A complete view of system vulnerabilities using Red Hat Insights
Maintaining and managing the security exposure of your infrastructure can often be an uphill battle. However, Red Hat Insights makes it much easier to do so if your Red Hat Enterprise Linux servers are registered with Insights. The Insights Vulnerability service allows users to assess, triage, prioritize and remediate the most critical vulnerabilities affecting their servers with the built-in threat intelligence and the integration to Red Hat Ansible Automation Platform. Over the course of the last few years, the Vulnerability service has been enhanced to continue to provide users with trem
The Insights Vulnerability service allows users to assess, triage, prioritize and remediate the most critical vulnerabilities affecting their servers with the built-in threat intelligence and the integration to Red Hat Ansible Automation Platform. Over the course of the last few years, the Vulnerability service has been enhanced to continue to provide users with tremendous value.
Red Hat Insights is a software-as-a-service (SaaS) offering, included with every Red Hat Enterprise Linux (RHEL) subscription. It continuously analyzes platforms and applications to help you manage your hybrid cloud environment and uses predictive analytics and deep domain expertise to reduce the time required to perform complex operational tasks from hours to minutes. This includes identifying security and performance risks, tracking subscription utilization and managing costs.
You can now view CVEs that do not have errata
Up until this point, the Insights Vulnerability service has only given users the ability to address and assess Common Vulnerabilities and Exposures (CVEs) that come with a Red Hat provided fix through errata or advisories, or those carrying the Security Rule label. However, an exciting new feature has been added with our latest feature release, expanding the scope of this service. Users can now engage with and evaluate CVEs that currently lack associated errata from Red Hat.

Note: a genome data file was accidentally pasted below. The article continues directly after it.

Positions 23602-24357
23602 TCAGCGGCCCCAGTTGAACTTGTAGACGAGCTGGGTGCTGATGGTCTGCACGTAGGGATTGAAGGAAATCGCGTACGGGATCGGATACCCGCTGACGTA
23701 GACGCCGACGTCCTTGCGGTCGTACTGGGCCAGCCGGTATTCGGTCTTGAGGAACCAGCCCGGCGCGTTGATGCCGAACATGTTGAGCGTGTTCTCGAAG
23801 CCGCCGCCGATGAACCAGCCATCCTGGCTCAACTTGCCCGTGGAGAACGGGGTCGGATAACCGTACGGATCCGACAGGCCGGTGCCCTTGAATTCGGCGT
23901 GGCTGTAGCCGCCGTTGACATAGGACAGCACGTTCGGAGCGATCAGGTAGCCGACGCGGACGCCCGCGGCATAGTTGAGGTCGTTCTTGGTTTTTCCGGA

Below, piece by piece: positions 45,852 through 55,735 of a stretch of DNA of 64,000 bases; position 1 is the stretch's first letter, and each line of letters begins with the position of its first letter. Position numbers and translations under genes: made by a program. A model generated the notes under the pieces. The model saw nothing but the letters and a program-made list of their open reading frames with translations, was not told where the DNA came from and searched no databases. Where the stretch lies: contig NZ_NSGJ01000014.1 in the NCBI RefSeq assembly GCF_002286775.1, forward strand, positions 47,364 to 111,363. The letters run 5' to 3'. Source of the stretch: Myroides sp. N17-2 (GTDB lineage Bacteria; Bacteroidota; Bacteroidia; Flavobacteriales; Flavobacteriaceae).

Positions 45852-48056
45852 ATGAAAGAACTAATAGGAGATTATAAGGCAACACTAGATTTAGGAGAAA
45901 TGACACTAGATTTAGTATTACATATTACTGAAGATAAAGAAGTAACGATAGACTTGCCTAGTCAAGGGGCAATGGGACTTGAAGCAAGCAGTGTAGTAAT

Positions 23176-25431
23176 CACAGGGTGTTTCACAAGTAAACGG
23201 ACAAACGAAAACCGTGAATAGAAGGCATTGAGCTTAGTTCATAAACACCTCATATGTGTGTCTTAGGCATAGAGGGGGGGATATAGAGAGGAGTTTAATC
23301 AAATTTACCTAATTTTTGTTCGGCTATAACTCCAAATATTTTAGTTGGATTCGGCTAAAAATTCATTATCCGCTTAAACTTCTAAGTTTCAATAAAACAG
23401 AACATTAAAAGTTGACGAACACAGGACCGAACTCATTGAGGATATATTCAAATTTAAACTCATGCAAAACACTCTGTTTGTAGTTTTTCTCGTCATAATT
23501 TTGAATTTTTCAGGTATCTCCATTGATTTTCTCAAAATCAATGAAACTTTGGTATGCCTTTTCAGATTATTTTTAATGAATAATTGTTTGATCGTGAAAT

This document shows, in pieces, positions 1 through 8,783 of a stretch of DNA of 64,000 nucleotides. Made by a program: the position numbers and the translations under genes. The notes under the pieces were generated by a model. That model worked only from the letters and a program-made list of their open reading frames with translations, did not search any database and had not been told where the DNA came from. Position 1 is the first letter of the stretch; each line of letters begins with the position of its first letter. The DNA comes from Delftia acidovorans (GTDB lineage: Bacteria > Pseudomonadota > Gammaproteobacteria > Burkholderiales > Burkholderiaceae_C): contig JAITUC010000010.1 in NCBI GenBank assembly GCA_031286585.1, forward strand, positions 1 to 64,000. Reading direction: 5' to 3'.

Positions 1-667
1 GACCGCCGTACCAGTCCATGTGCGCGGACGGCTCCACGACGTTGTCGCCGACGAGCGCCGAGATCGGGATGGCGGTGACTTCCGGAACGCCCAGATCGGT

Let's look at the underlying reasons why certain CVEs might not yet have corresponding errata, or why there may be availability of errata in some versions of RHEL for a given CVE but not others:
- Ongoing investigation and potential future fixes: The absence of an errata could stem from ongoing investigations by Red Hat into the specific CVE. There remains a possibility that a fix will be developed and provided in due course.
- Risk evaluation and business justification: Red Hat may decide against delivering errata on a particular CVE due to an assessment of limited potential impact. As articulated by Red Hat's Vice President of Product Security, Vincent Danen, “most vulnerabilities have minimal opportunity to cause harm.” Business-wise, addressing each and every vulnerability as equally urgent may prove to be impractical and cost-prohibitive on a large scale.
- End of support for vulnerable systems: Instances where a vulnerable system or operating system (OS) version is no longer supported could lead to a lack of corresponding fixes. We highly recommend you move to a newer version that is under support or adopt alternative protective measures.
- Deferred fixes with varied reasons: Fixes for certain CVEs might be deferred for a variety of reasons, which could range from technical complexities to strategic considerations.
Considering the intricate interplay of these factors within the realm of CVEs and different RHEL versions, it's important to recognize that any combination of these circumstances could be contributing to the current landscape. Notwithstanding these complexities, we firmly believe that understanding the extent of your organization's exposure to CVEs, whether they have associated errata or not, remains a pivotal facet of proactive decision-making. This expanded feature gives you the data you need to make informed decisions and prioritize where you need to focus for your organization.
What are my options for dealing with CVEs without any errata?
Now that you have visibility into CVEs without associated errata or advisories, how should you approach this information?